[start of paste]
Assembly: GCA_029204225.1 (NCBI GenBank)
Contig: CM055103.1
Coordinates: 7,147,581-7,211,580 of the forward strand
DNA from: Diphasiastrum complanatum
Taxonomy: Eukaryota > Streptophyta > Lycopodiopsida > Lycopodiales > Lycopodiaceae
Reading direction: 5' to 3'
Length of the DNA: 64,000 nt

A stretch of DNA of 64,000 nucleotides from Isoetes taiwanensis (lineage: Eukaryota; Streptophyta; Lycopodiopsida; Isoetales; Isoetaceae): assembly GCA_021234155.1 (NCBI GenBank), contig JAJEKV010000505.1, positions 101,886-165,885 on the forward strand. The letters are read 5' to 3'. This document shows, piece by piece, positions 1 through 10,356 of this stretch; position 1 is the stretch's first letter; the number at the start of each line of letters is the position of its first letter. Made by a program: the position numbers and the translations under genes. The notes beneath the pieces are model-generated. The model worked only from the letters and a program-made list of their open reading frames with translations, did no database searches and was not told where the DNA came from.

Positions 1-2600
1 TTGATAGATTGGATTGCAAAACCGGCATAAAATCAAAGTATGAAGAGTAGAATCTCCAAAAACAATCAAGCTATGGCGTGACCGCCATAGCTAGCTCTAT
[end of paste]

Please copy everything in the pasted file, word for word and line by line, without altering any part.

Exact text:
Assembly: GCA_029204225.1 (NCBI GenBank)
Contig: CM055103.1
Coordinates: 7,147,581-7,211,580 of the forward strand
DNA from: Diphasiastrum complanatum
Taxonomy: Eukaryota > Streptophyta > Lycopodiopsida > Lycopodiales > Lycopodiaceae
Reading direction: 5' to 3'
Length of the DNA: 64,000 nt

A stretch of DNA of 64,000 nucleotides from Isoetes taiwanensis (lineage: Eukaryota; Streptophyta; Lycopodiopsida; Isoetales; Isoetaceae): assembly GCA_021234155.1 (NCBI GenBank), contig JAJEKV010000505.1, positions 101,886-165,885 on the forward strand. The letters are read 5' to 3'. This document shows, piece by piece, positions 1 through 10,356 of this stretch; position 1 is the stretch's first letter; the number at the start of each line of letters is the position of its first letter. Made by a program: the position numbers and the translations under genes. The notes beneath the pieces are model-generated. The model worked only from the letters and a program-made list of their open reading frames with translations, did no database searches and was not told where the DNA came from.

Positions 1-2600
1 TTGATAGATTGGATTGCAAAACCGGCATAAAATCAAAGTATGAAGAGTAGAATCTCCAAAAACAATCAAGCTATGGCGTGACCGCCATAGCTAGCTCTAT